Business and admin to do this morning, amazing how things mount up after I've been in monomaniac mode. In the afternoon off to Janet's house to help with a bit of hanging, and general milling about before her Open House exhibition 'Diva' kicks off tomorrow.

Good chat with Ken's son in law Huss who is exhibiting some rather fine mosaic, fused glass and light combinations. Hung up one or two of Mum's paintings too.

Off then to meet Betty and Mark to discuss our latest Marlborough Theatre wheezes on 17th and 19th June. We are going to do Wrong again, plus Betty the Spacegirl, which I am now starting, plus a promising idea Mark is putting together about a Pirate. Should be lots of fun. Naturally had this meeting in the Basketmakers, where by law most artistic conversations must be conducted. Beth also twitching slightly over her audition tomorrow for the Drama Centre, a prestigious thesp school in London.

Lorraine off to the funeral of her friend Steve Alvey this afternoon, and was naturally rather sad. She had shared a flat with him and Gary her ex husband at one point. Once she was back in Brighton, having driven for hours, we ushered her to the local curry house ate and then took her home.

Thursday, May 05, 2011

A sigh of relief

Finally finished Defenders of Guernsey and got the files off to the printers. Mentally exhausted racing to meet this deadline. However I am pleased with the results.

To the gym as an antidote to tense hunching over screens day and night. It felt great. Thence to the polling station, to vote in the council elections, and in the voting reform referendum. I voted yes to change, but only because there wasn't a "er...probably" box to tick. The polling station not exactly thronging when I arrived there a little after four. Campaigns on both sides of the argument full of backbiting and lousily conducted. Maybe it is my age, but the current crop of politicians seem like Lilliputians. Not sure which of the leaders of the three main parties nauseates me more.

Thence to The Basketmakers to meet Matt for pints of Seafarers beer. Got talking to a friend of Matt's called Joe who was in a late incarnation of a group called Stereolab some of whose tracks are rather big and clever, and his friend Emily who was almost stereotypically French: slim and chic, with a streak of wildness, and going outside to smoke continuously. Then home to eat fish and chips and glaze happily at the TV.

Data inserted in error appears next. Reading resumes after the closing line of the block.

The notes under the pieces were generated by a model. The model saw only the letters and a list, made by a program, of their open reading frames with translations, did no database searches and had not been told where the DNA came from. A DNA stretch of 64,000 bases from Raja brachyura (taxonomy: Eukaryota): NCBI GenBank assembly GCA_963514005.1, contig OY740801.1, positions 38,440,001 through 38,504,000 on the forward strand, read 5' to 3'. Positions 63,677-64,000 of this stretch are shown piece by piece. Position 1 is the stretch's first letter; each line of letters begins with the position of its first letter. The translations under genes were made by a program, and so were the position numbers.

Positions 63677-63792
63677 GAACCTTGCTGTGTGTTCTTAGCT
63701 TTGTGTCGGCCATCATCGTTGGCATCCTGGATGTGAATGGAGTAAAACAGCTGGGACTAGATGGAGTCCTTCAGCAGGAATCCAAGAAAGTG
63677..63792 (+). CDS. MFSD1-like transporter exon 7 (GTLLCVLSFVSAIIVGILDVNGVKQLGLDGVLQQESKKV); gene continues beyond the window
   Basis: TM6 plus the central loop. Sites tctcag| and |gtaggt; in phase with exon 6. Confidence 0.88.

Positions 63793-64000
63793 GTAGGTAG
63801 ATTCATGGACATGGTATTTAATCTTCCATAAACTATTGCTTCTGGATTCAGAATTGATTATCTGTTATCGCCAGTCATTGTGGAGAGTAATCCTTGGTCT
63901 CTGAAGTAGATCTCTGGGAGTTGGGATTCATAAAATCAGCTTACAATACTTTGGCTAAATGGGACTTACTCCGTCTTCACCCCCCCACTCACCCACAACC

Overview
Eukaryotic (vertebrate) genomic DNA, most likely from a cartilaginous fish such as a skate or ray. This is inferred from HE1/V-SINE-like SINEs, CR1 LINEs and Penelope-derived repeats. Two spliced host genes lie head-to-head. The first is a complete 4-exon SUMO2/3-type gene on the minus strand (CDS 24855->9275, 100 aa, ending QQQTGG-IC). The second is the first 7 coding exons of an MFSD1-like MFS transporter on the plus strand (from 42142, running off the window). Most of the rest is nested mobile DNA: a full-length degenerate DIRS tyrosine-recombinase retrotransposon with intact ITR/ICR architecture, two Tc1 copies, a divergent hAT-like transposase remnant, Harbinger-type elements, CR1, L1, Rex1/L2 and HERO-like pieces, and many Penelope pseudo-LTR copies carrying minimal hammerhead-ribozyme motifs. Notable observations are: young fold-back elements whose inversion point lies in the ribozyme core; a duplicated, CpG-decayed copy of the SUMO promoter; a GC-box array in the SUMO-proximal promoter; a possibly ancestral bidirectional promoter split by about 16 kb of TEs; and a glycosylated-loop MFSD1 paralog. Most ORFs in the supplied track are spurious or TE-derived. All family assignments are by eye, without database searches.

Matt sent me later the sound file for Clameur, the music he has written to my poem. It is really good, and I am very excited to hear it actually sung and played.

Wednesday, May 04, 2011

Laying out

Working from seven thirty this morning till gone nine today. However I have laid out Defenders of Guernsey, and had my story proofed by Catherine who described herself as a Comma Martinet. Very grateful to have my story looked at by someone so accomplished. She really liked it too, which was a bonus.

A short walk for half an hour this lunchtime just to breathe a bit, and a stroll to the pub this evening. But my usual Wednesday boys weren't there, so I came home after a single sharpener. Once home realised I was so tired that I had left my Crackberry in the Pub. Pegged back there, and it was safe behind the bar.

A zombie evening.

Below the front cover of the Defenders of Guernsey short story.

Tuesday, May 03, 2011

Nit picking

Up early and straight to work on the story. Spent much of the day combing the text for nits and clumsiness. Another month on it would haven been nice, but the planets may never align for me in the same way again. There will never be a better time to launch a short children's story than at the Guernsey Literary Festival next week. And as my new philosophy means I take every opportunity that presents itself, I must go for it. I've looked at it so much in the last days that I can no longer see the textual wood for the trees. However: an amazing stroke of luck. Catherine Pope, who republishes Victorian novels, has offered to proof Defenders of Guernsey for me after I sent out a Facebook SOS.